What Is Apple Cider Vinegar?

Is apple cider vinegar really good for you?

Apple cider vinegar is said to have a number of health benefits and has been used to treat various conditions for centuries.

Apple cider vinegar is believed to have antioxidant, antiviral, and antimicrobial capabilities. However, only some of apple cider vinegar's benefits are backed by science, while others remain unproven.

Made from apples and yeast, apple cider vinegar is fermented. Making apple cider vinegar leads to the formation of acetic acid. Acetic acid is thought to be the cause of many potential benefits of apple cider vinegar.

This article looks at the science-backed benefits of apple cider vinegar, its possible side effects, precautions, interactions, and dosage information.

Dietary supplements are not regulated like drugs in the United States, meaning the Food and Drug Administration (FDA) does not approve them for safety and effectiveness before products are marketed. When possible, choose a supplement tested by a trusted third party, such as USP, ConsumerLabs, or NSF. 
However, even if supplements are third-party tested, that doesn’t mean they are necessarily safe for all or effective in general. Therefore, it is important to talk to your healthcare provider about any supplements you plan to take and check in about potential interactions with other supplements or medications.

Supplement Facts

  • Active ingredient(s): Acetic acid, polyphenolic compounds
  • Alternate name(s): ACV, cider vinegar, apple vinegar
  • Legal status: Legal and sold over-the-counter in the U.S. 
  • Suggested dose: There are currently no universal dosage recommendations for apple cider vinegar.
  • Safety considerations: Side effects, including burning and stomach irritation, are possible when taking apple cider vinegar. Some precautions should be taken.

Purported Uses of Apple Cider Vinegar

Supplement use should be individualized and vetted by a healthcare professional, such as a registered dietitian, pharmacist, or healthcare provider. No supplement is intended to treat, cure, or prevent disease. 

Apple cider vinegar is produced when apple cider is fermented. During this process, bacteria and yeast interact with the sugar naturally found in apples. The final result is apple cider vinegar, which contains acetic acid, a component of all kinds of vinegar.

Apple cider vinegar may be consumed as a beverage, added to salad dressings and marinades, or used topically.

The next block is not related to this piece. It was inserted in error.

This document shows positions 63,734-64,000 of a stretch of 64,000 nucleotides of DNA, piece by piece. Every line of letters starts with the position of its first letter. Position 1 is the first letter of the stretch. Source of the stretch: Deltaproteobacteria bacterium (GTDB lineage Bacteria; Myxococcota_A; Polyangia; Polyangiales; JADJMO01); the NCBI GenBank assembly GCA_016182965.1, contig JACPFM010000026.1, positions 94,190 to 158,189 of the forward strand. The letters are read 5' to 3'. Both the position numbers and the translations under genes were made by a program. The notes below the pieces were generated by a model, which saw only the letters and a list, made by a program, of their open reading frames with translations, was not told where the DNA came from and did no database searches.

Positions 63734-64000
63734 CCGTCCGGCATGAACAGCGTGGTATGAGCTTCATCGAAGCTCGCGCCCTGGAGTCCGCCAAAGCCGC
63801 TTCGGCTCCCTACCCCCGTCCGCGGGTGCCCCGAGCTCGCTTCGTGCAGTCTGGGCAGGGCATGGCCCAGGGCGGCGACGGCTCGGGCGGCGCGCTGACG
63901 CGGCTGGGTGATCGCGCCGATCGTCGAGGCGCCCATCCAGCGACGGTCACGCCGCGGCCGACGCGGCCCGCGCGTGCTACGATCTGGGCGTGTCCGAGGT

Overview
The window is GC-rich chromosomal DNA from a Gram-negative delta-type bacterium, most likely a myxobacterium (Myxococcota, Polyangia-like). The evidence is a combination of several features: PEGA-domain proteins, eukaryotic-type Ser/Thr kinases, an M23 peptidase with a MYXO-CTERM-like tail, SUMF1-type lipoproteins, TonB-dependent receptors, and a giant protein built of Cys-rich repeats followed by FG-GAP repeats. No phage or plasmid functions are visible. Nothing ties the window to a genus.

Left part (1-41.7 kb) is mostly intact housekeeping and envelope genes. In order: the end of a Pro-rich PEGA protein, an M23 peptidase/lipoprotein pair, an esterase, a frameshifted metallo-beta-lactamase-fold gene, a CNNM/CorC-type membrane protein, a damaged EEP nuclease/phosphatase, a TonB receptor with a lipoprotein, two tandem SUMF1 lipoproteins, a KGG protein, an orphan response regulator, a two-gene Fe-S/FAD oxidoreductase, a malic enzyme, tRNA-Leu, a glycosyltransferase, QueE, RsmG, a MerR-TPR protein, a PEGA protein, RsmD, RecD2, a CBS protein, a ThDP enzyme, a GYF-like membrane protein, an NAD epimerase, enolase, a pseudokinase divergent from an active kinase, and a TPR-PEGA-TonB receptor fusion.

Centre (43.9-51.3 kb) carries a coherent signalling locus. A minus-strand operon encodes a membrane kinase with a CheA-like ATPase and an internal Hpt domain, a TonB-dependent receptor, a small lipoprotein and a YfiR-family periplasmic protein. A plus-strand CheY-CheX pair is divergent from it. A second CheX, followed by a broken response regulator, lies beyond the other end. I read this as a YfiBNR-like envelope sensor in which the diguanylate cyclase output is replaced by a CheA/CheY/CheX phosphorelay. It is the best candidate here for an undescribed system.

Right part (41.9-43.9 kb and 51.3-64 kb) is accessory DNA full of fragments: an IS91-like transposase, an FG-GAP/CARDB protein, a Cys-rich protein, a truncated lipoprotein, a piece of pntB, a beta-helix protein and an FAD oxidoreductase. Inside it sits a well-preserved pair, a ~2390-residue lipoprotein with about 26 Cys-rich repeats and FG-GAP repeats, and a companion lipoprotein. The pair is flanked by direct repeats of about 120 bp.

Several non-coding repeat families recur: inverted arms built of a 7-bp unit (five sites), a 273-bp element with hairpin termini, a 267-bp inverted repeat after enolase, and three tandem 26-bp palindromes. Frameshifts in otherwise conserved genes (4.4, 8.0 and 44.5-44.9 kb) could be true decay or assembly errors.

Apple cider vinegar is believed to support human health in various ways. Below is a look at what the research says about some of apple cider vinegar's potential benefits.

Blood Sugar

The acetic acid in apple cider vinegar may help lower blood sugar.

A 2017 research review showed that taking vinegar along with meals lowered both sugar and insulin levels in the blood, two factors often elevated in people with type 2 diabetes. Researchers from the study concluded that vinegar, including apple cider vinegar, has the potential to be used alongside medications and lifestyle changes to manage blood sugar.

A more recent systematic review found that consuming apple cider vinegar decreased both fasting blood sugar and HbA1C, two parameters used to diagnose type 2 diabetes. The review looked at nine studies in which adults consumed varying amounts of apple cider vinegar. However, most of the studies did not control the participants' dietary intake, which could affect overall outcomes. Additionally, the number of studies in the review was relatively low.

Acne and Other Skin Conditions

Some believe that apple cider vinegar can improve acne and other skin conditions, but these claims are mostly unfounded. As an example, a small study looking found topical apple cider vinegar provided no benefits for people with atopic dermatitis.

Regardless, some people continue to use topical apple cider vinegar for acne and other skin conditions, providing only anecdotal evidence that it works.

On a related note, there is some research suggesting that applying apple cider vinegar to varicose veins, or raised, sometimes painful blood vessels on the skin, may make them less noticeable. Researchers concluded that apple cider vinegar could be an acceptable complementary and alternative medicine (CAM) to improve the quality of life for patients with varicose veins.

Apple Cider Vinegar
jayk7 / Getty Images

Antifungal Properties

One of the overarching claims of apple cider vinegar is that it contains antifungal properties, making it a potential treatment option for a wide range of health conditions.